“We knew as soon as hemp was legalized in 2018 that it was a crop we wanted to grow,” she said.“ It has always been important to us to provide healthy food for our customer. Now we are very pleased to be able to offer them medicinals grown without chemicals in the healthy soil on our farm.”
Beitzel planted about 240 plants at his farm in McHenry this year, with the original intent of producing high quality, low-THC CBG for extraction into tinctures/oils and for smokeable flowers.
“My brother, Guy, and I became involved because we saw that it is an exciting new opportunity available for farmers in Garrett County to both produce beneficial health products and to make use of existing, but essentially unused, family farmland. Our hopes for the future are that federal and state laws will change to make it easier for farmers in Garrett County and Maryland to grow hemp without fear that their crop or extracted compounds would be deemed illegal based on their very low, but potentially still illegal, THC content.”
Schlanger’s farm in Accident includes around 325 plants.
“We decided to pursue our passions, leave our corporate careers and move back to rural Appalachia to honor our ancestors, work for ourselves and revitalize our family’s farmland,” Aubrey said. “We have a friend who grew hemp last year, and we were fascinated by all of the sustainable uses the hemp plant has to offer and how much fun they had with the experience. It was both exciting and challenging stepping out on our own.”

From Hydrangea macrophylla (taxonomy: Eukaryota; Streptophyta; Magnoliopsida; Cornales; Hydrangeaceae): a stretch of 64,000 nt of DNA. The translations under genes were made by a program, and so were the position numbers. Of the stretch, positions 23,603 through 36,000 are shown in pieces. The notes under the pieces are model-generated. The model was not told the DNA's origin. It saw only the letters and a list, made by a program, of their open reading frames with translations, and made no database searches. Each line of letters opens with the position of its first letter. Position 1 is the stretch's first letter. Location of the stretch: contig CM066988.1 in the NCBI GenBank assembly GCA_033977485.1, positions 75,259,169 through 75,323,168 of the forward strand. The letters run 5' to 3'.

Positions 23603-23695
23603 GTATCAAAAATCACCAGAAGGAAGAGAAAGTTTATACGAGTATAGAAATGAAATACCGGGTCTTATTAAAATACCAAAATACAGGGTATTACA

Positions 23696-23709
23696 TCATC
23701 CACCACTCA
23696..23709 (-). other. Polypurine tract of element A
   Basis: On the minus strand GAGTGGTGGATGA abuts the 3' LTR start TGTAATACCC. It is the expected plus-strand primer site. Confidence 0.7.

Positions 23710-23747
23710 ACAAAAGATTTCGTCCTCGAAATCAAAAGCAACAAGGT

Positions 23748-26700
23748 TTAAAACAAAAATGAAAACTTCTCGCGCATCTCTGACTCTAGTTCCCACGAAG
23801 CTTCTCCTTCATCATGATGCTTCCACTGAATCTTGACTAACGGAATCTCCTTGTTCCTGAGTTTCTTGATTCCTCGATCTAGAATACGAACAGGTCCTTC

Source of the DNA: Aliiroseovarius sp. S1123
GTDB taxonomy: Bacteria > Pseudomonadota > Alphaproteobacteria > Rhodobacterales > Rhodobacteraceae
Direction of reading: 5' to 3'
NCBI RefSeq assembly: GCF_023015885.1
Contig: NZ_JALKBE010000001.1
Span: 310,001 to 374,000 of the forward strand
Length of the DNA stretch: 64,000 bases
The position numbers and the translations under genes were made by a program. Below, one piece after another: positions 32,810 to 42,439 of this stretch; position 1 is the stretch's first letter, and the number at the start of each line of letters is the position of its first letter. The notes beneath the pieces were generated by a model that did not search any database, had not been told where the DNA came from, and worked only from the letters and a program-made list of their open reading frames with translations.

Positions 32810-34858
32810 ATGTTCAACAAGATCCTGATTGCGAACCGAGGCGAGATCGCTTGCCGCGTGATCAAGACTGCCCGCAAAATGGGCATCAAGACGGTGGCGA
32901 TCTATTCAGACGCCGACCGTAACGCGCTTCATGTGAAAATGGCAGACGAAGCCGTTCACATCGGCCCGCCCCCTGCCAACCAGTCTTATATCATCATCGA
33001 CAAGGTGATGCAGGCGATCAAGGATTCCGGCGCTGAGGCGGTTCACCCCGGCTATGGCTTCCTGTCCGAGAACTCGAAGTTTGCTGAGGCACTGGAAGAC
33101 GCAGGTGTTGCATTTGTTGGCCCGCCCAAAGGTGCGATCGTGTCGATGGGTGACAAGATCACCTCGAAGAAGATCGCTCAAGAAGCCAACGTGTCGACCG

Glotfelty reported that the hemp harvest occurs when the plants’ flowers have reached maturity (when CBD is at its peak levels). The plants are cut, broken down and hung up indoors to dry and cure — similarly to what is done with tobacco.
After the hemp is dry, it is further broken down, and stems are separated from biomass. This biomass then goes through a process to extract all the cannabinoids and terpenes from the plant. Fiber crops are harvested through mechanized processes similar to cutting and baling hay.
According to Glotfelty, CBD is just the beginning of the hemp industry in Garrett County.
“We see hemp as a solution to solving our global climate crisis, as well as to increase economic opportunities for local farms,” he said. “With the development of local infrastructure, we hope that our county will be a hub for hemp production, processing and industry that will produce sustainable raw materials. We ultimately hope to harness the power of hemp to develop biodegradable plastics to replace single-use plastics that are polluting the waterways and oceans.”
The Garrett County Republican writer Brenda Ruggiero can be reached at 301-501-8393 or by email at firstname.lastname@example.org.